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The continuous transformation in educational organization requires investigation of how the organization can be equipped to collaboratively handle constant changes and still improve. Leadership and organizational theory provide the support into looking at how an organization functions and how change happens within that organization. Educational organizations are always trying to catch up; hence, a system of improvement is necessary for teachers to have direct access to in-house experts to learn. (W. W. Burke, 2008) identifies an educational environment as an “open system” because it depends on a constant connection with the environment. The literature offers many distinctions about the “what” of change, such as planned or unplanned; however, there is a lack of information about the “why” and “how” of implementing change. Burke (2008) refers to the “what” part of change as content and the “how” as the process. As stated by Burke (2008), “…management consulting tends to focus on the content- on what needs to be changed. The process of how to bring about the change is either ignored or left to others, especially the client, to implement” (p. 165). Dufour and Eaker (1998), report that trying to change beliefs and habits will be complex and difficult to achieve. They state, “…if a change initiative is to be sustained, the elements of that change must be embedded with in the culture of the school” (p. 133). As stated by Fullan (2008), “Systems can learn on a continuous basis. The synergistic result of the previous five secrets in action is tantamount to a system that learns from itself” (p 14). Performance and outcomes will always change so the system will have to learn from itself in order to move forward with changes for continual success. In addition, Bandura (1997) supports the idea of a system learning from itself when he says that people can and do control their own motivation and thought process using observation and self-assessment to change their behaviors and attain goals. Peer observation is one way the system (the school) can learn from itself.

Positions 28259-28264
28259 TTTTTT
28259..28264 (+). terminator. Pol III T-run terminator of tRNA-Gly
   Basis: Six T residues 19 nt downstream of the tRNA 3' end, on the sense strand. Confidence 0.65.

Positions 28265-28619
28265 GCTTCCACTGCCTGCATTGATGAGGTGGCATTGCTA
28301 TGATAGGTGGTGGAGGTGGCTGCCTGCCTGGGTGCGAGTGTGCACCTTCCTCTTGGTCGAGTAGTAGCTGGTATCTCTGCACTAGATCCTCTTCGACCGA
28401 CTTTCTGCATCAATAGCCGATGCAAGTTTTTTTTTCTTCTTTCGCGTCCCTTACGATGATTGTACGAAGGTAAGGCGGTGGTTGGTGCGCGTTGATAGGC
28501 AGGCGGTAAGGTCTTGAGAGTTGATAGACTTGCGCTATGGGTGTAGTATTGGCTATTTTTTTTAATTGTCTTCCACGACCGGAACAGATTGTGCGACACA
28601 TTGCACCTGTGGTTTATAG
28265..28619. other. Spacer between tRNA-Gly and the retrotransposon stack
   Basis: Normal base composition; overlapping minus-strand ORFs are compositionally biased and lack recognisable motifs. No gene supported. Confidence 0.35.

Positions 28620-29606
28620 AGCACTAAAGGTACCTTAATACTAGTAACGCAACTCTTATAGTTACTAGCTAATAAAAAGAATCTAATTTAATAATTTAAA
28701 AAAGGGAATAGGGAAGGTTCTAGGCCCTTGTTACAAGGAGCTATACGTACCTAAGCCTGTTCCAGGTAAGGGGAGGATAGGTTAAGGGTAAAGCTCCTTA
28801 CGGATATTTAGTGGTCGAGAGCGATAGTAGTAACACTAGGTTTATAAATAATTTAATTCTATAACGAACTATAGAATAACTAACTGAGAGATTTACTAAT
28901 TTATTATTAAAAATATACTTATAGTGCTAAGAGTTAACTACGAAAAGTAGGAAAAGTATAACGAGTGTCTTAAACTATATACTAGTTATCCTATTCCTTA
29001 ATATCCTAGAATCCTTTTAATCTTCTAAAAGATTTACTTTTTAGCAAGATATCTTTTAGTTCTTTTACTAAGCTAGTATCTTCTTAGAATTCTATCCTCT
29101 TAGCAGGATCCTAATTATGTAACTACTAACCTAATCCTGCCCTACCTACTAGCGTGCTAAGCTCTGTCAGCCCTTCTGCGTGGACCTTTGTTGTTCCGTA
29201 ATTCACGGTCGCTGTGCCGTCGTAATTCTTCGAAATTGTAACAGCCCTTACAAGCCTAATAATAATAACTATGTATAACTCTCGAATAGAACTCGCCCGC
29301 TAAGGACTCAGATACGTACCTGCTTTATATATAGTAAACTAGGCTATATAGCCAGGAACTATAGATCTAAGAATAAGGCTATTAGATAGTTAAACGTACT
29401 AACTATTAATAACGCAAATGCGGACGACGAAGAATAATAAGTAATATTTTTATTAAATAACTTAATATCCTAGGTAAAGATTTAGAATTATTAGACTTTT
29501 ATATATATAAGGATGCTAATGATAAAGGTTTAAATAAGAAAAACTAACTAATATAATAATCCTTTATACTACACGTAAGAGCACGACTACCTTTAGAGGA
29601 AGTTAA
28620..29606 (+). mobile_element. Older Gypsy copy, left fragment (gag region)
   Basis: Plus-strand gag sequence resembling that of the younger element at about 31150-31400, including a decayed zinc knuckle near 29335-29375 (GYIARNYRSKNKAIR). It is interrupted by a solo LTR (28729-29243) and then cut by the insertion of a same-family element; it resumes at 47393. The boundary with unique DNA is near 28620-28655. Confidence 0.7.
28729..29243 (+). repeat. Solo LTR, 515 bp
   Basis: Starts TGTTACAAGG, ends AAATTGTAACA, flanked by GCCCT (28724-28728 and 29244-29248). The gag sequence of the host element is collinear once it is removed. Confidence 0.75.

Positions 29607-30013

The Professional Learning Community as a whole is the stakeholder. Administrators, teachers, staff, and students all hold a piece to the success of a community of learners that look to increase their knowledge capacity by learning from each other.
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